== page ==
Pop Culture Influence of Normal

Pop culture is very influencial in determining what is accepted as normal in regard to trends in music, fashion, slang, technology, etc. Celebrities and media gurus are the determining factors of what is hip, accessible, and normal. Often, what is most popular is what is determined to be normal. This adherence to accepting what is most popular as normal is evident in trends among peer groups. For example, if everyone at school owns an iPhone (possibly because pop culture has informed them that “everyone” owns an iPhone), owning an iPhone would be considered the norm, and even a necessity. Those without iPhones would remain a step away from being wholly normal and accepted.

Parents play a huge role as mediators between their children and society. They should reinforce the notion that there are many mindsets about how normal can be defined as they raise their children to accept their differences from others as a positive part of their identity. Parents are encouraged to counsel and nurture their teens to create their own sense of what is normal for them, and not rely too heavily on peer groups and pop culture for affirmation. A common worry that some adults and even researchers worry that popular books about self-harm may encourage individuals to believe that’s a normal teenager experience that they’re allowed to have. However, these types of books could also be beneficial to teens. “It is also possible—indeed, likely—that books focusing on pathologies help normalize them and, in the case of self-harm, may even spread their plausibility and likelihood to young people who might otherwise never have imagined such extreme measures.”[8]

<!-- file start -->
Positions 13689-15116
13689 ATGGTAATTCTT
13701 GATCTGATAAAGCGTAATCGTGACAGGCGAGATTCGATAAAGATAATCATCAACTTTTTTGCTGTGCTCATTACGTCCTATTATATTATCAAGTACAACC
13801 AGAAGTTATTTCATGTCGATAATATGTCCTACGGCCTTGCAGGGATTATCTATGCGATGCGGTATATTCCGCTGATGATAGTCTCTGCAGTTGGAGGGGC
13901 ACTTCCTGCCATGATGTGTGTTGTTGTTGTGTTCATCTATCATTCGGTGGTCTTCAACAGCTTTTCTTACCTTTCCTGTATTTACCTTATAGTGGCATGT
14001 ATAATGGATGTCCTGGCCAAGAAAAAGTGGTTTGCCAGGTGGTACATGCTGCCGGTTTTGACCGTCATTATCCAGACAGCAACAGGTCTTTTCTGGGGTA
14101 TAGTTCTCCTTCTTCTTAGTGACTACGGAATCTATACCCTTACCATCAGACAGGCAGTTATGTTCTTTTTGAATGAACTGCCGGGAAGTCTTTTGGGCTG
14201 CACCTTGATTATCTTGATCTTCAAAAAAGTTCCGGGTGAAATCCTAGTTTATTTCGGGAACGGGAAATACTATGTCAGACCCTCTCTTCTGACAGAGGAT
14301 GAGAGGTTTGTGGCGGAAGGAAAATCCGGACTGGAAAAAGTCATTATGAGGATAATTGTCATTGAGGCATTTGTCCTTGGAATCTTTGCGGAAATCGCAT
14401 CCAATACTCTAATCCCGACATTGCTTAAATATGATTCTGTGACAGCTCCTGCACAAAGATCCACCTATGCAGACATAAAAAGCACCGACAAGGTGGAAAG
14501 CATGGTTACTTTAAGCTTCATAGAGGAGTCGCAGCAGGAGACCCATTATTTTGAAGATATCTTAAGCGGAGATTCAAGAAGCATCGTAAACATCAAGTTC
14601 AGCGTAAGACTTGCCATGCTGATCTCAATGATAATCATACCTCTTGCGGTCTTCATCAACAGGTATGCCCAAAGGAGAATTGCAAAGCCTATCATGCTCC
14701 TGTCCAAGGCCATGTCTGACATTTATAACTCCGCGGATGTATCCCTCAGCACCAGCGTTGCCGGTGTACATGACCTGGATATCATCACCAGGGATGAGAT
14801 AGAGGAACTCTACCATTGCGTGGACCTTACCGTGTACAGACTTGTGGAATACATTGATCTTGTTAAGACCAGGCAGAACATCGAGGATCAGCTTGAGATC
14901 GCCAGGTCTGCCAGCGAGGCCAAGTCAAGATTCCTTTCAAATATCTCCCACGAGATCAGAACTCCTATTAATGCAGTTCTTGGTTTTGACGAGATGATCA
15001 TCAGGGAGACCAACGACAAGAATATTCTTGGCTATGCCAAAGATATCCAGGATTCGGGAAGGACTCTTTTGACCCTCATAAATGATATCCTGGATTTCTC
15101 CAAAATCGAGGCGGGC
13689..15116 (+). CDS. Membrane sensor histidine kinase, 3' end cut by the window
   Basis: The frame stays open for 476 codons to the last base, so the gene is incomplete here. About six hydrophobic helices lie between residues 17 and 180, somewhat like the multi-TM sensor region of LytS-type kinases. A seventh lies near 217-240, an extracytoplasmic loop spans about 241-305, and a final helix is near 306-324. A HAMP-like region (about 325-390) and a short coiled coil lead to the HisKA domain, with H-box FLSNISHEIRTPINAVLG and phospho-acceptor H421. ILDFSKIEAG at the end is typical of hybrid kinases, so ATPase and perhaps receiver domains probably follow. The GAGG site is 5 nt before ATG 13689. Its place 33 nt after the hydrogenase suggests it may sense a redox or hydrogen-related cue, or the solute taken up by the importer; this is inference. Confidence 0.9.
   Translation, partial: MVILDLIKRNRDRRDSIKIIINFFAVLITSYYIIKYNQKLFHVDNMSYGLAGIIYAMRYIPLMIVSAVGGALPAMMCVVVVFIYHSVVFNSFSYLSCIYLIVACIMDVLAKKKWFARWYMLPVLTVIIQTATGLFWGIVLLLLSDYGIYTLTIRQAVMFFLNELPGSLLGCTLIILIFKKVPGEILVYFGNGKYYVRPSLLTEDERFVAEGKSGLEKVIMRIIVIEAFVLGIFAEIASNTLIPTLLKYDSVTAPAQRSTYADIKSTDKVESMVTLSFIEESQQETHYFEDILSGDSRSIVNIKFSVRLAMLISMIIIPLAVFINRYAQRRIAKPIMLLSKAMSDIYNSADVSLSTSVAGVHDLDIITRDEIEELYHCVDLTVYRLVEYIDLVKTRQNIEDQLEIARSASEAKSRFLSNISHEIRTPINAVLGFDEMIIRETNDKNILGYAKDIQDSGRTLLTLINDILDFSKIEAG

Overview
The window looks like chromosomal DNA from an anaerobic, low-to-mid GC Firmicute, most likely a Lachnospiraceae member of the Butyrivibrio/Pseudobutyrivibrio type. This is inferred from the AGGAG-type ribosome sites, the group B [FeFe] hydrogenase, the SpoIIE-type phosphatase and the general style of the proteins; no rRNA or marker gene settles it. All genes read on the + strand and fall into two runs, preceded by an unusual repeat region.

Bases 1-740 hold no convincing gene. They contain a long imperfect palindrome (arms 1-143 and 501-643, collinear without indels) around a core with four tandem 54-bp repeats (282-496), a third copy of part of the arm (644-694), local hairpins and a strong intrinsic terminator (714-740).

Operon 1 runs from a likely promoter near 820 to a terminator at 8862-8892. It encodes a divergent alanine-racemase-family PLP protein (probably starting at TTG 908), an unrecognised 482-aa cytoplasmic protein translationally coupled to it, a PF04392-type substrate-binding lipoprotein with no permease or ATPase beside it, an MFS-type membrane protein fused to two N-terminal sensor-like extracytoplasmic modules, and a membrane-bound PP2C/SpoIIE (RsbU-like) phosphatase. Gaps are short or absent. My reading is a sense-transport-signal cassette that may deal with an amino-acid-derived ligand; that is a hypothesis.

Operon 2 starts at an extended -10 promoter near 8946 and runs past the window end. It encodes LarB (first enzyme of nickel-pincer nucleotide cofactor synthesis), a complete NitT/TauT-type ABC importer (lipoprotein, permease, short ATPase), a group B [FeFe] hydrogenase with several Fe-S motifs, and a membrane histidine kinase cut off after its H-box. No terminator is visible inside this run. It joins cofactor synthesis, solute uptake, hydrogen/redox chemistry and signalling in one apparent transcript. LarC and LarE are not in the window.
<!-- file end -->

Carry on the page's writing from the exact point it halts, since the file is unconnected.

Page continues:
Normal in Psychology

The words “normal” and “abnormal” pop up frequently in the world of psychology. Anything deviant from the standard of “normal” is considered “abnormal” and a lot of the time has the connotation of “unhealthy.” Doctors, therapists, and the likes make it a goal to get their patients back into the “normal” range that they’ve constructed.

It has been pointed it out that it is impossible for a person to be within the “normal” range set by doctors and psychologists in every single thing. If we are to go off of this belief, then there is no living person who is purely “normal.” Therefore, to refer back to the 1640 definition of “normal,” there is no universally defined right angle.

Dr. Eric Maisel, a psychotherapist, states that our world’s view of what is healthy and normal is skewed.

It is reasonable to say that if you contract tuberculosis or manifest cancer you have gone from a healthier state to an unhealthier state. But it is not reasonable to say, for instance, that it is ‘healthy’ for you to suffer no ill affects from killing unarmed civilians and ‘unhealthy’ of you to experience distressing consequences. Yes, in the latter case you are suffering; but PTSD in this instance is not like cancer. In this case, it may in fact amount to the healthy (and nevertheless extremely distressing) functioning of your conscience. This PTSD may in fact be proof that you are healthy, proof, that is, that you are a person with a functioning conscience, rather than proof of any ‘unhealthiness.’[9]

It is not common for someone to have PTSD, but it could be considered to be normal to have PTSD if you were exposed to certain circumstances. Looking at normal from a psychological angle, we can again see that normal doesn’t have a solid meaning. What is considered “normal” and what is considered “abnormal” is dependent on specific circumstances.